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Zero Waste Easter


Last Updated on January 23, 2024

Easter is right around the corner. Growing up Easter was always one of my favorite holidays. I loved getting an Easter basket full of goodies; it was mostly stuffed with chocolate and gift cards.

How to have a zero waste Easter from #zerowaste #sustainable #ecofriendly #easter #holidays

The Easter baskets were reused year after year and filled with the same kelly green shredded paper. After church, we would always go to a nice big brunch, and I’ve carried that tradition with me until today.

Justin and I don’t get each other Easter baskets, but we do make a point to get each other a sweet treat, typically bulk chocolate.

I’ve been reflecting on my childhood Easters. They were never very wasteful, but after seeing the supermarket lined with disposable baskets, small plastic toys meant to break after one use, and tons of plastic wrapped candy, I can certainly see how it could be.

easter baskets:

Opt for a nice, well-made reusable basket. If you live in a small space, try and get one that pulls double duty. Maybe it’s an Easter basket on Easter but holds books, crafts, or yarn during other parts of the year.

Don’t worry about the plastic “grass” either. My mom always reused the same shredded paper year after year. 

Maybe forgo the basket all together? Instead, hide treats and candy around the house or outdoors.

egg dyeing:

There are so many great tutorials for natural dying online. Use kitchen scraps to make vibrant eggs or try the silk dying method. Both look beautiful.

easter eggs:

Opt for reusable eggs like these beautiful wooden ones. You could hand paint them or leave them plain.  Or go the traditional method and use real eggs.

My neighbor has all sorts of chickens. Each chicken lays a different colored egg. They’re so beautiful, I don’t know if dying them is even necessary.

egg hunts:

If you want to do an egg hunt the reusable eggs are a great option. If you’re going to a large citywide or church event, you can turn the eggs back in. I’m sure they’d love to re-use them for the next year.

easter candy:

Candy in bulk is probably the easiest thing to find. Almost every candy store is lined with bulk bins and little scoopers. Bring a reusable bag to avoid any plastic.

Grab an assortment of candies and stuff your wooden eggs or keep the treats in the cloth bags. You could even switch them to tiny mason jars.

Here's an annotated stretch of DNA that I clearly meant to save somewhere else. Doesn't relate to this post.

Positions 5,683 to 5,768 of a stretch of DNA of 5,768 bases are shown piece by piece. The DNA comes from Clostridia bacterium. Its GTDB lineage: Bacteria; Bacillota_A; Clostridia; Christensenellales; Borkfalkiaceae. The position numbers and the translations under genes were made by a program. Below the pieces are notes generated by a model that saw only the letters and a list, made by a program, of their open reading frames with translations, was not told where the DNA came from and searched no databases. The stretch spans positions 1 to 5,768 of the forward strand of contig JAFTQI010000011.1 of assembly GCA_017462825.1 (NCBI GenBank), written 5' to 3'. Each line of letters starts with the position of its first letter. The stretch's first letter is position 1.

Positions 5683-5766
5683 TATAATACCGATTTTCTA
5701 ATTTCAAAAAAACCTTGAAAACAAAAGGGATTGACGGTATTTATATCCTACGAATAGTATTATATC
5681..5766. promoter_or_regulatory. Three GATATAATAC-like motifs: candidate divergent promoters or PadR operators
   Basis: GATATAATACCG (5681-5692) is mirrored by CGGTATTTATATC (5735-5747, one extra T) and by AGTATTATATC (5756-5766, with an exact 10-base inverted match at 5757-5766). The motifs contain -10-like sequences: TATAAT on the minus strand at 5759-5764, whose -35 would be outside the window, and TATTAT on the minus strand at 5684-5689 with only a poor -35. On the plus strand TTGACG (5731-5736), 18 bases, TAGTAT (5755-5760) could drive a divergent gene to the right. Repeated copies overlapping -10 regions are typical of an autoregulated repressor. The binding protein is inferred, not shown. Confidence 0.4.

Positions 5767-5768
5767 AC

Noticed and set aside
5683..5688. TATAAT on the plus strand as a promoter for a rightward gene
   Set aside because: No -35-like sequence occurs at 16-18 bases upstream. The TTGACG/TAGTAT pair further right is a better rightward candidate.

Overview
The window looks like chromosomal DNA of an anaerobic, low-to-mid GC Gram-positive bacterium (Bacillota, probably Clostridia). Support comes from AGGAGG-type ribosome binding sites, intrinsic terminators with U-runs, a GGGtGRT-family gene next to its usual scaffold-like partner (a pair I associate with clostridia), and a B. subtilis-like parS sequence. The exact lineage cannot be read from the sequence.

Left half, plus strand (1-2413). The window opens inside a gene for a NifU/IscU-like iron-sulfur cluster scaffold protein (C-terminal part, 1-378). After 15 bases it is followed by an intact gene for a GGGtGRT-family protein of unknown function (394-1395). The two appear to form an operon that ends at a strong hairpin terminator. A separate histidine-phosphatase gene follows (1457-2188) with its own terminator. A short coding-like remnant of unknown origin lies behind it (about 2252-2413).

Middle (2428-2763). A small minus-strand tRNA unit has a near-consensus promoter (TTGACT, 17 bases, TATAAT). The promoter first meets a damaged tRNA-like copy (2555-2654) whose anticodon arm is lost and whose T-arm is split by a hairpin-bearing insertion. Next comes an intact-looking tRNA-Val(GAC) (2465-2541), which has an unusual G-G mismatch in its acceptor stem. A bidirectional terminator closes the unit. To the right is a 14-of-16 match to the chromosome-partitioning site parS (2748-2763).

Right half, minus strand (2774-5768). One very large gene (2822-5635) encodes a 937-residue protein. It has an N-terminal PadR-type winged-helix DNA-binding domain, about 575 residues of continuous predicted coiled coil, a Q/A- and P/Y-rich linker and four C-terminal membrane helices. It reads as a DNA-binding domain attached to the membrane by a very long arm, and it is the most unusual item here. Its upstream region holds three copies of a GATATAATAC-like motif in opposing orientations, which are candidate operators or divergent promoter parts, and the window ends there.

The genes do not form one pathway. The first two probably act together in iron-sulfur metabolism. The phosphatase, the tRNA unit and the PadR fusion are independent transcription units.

If you want to get store bought candy, look for foil wrapped items like bunnies or eggs. The foil is aluminum which can be reycyled infintely. Just ball it all up together. 

You could also try your hand at making sweet treats. Nothing says Easter to me quite like Jello Eggs. My mom had egg molds and she’d make these (very ugly) jello eggs. I always thought they were so COOL! I can typically find agar in bulk to try and make a vegan version!

other gifts:

Of course, you can think beyond just candy. My mom always included gift cards. Get someone an experience gift like a trip to the ice-cream shop, tickets to a movie, a museum pass, a coffee date, or a trip to their favorite restaurant.

I’ve also pinned a whole bunch of cute Easter ideas on my Pinterest board. They may not be from a zero waste blog but can be made with zero waste in mind. You can check it out here

What are your plans for Easter this year? 

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  1. All great ideas! I’ve been lucky to grow up with a family that’s not huge on holiday traditions (low waste!) but I’m definitely going to pass this on to a few friends who have been asking for ideas. Thanks!

  2. Wow nice ideas. My son and I have reused he same basket most of his life. He’s getting books and a card game this year no grass at all we don’t need it lol. We do an early morning egg hunt with our dyed eggs then use them as the main part of our dinner as is a tradition for my family. He’ll also get a couple of pieces of white chocolate but not much candy. I loved your ideas